WASHINGTON, D.C. -- The Department of Energy's National Nuclear Security Administration (NNSA) announced today that the first W88 nuclear warhead to employ a replacement pit officially was certified for entry into the United States nuclear weapons stockpile.
An essential piece of every U.S. nuclear weapon, the pit is typically made of plutonium and acts as a trigger, allowing a weapon to function. NNSA recently restored its ability to manufacture pits in small quantities.
"Rebuilding this W88 was an enormous undertaking that took NNSA over a decade and required the tremendous scientific and engineering expertise of the entire nuclear weapons complex," said NNSA Administrator Thomas D'Agostino. "I am proud that we were able to get the job done and accomplish this great feat with the W88."
Under NNSA's Stockpile Stewardship Program to ensure the reliability, safety and security of the nuclear weapons without underground nuclear testing, weapons are regularly taken apart and examined. Most of the weapons are reassembled and returned to the stockpile; however, some of the inspections are so thorough that the pit and other components are destroyed and need to be replaced.
The W88 warhead was able to be re-assembled, certified and accepted into the stockpile with a replacement pit without conducting an underground nuclear test. Certification was possible because of NNSA's powerful experimental tools, supercomputers, and improved computer models.
The restored W88 warhead, assembled at NNSA's Pantex Plant, is the first nuclear weapon to use a replacement plutonium pit. In July, NNSA's Los Alamos National Laboratory produced the first pit for the stockpile in 18 years. The warhead also required a replacement gas transfer system that was manufactured at NNSA's Kansas City Plant and filled with gas at the Savannah River Site. The gas transfer system is essential to assure a weapon's performance.
"Any replacement component added to a system as complex as a nuclear weapon presents a tremendous challenge. As we extend the lives of our current aging warheads, and continue to move further and further from the original tested designs, this process becomes increasingly complicated," said D'Agostino.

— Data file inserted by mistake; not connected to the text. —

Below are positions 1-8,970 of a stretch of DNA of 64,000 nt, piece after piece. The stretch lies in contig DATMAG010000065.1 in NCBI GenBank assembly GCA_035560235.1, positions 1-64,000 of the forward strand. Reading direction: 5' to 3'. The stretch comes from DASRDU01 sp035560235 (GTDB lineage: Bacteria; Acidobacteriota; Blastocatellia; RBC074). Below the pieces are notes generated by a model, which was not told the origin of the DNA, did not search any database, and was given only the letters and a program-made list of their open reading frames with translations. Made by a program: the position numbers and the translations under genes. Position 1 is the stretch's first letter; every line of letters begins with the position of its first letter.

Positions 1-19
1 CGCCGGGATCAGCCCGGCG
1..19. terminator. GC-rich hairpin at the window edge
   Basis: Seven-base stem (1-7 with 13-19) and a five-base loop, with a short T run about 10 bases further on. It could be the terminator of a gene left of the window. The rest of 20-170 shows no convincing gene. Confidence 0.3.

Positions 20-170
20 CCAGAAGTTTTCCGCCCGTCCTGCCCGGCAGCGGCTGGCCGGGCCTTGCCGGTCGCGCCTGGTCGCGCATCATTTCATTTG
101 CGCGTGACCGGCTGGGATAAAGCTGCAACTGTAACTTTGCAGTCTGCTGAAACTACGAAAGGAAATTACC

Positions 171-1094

Because of the difficulty of managing an aging stockpile, NNSA is in the early phases of exploring alternative means to ensure the safety, security and reliability of its weapons. Through a program called the Reliable Replacement Warhead (RRW), NNSA is investigating a lower risk approach to assure long-term confidence in the reliability of the nuclear stockpile. RRW will use parts, materials and manufacturing procedures that will make assembly and disassembly easier, safer and more secure and could eventually replace the difficult, expensive, and increasingly risky life extension process.
Established by Congress in 2000, NNSA is a separately organized agency within the U.S. Department of Energy responsible for enhancing national security through the military application of nuclear science. NNSA maintains and enhances the safety, security, reliability and performance of the U.S. nuclear weapons stockpile without nuclear testing; works to reduce global danger from weapons of mass destruction; provides the U.S. Navy with safe and effective nuclear propulsion; and responds to nuclear and radiological emergencies in the United States and abroad.
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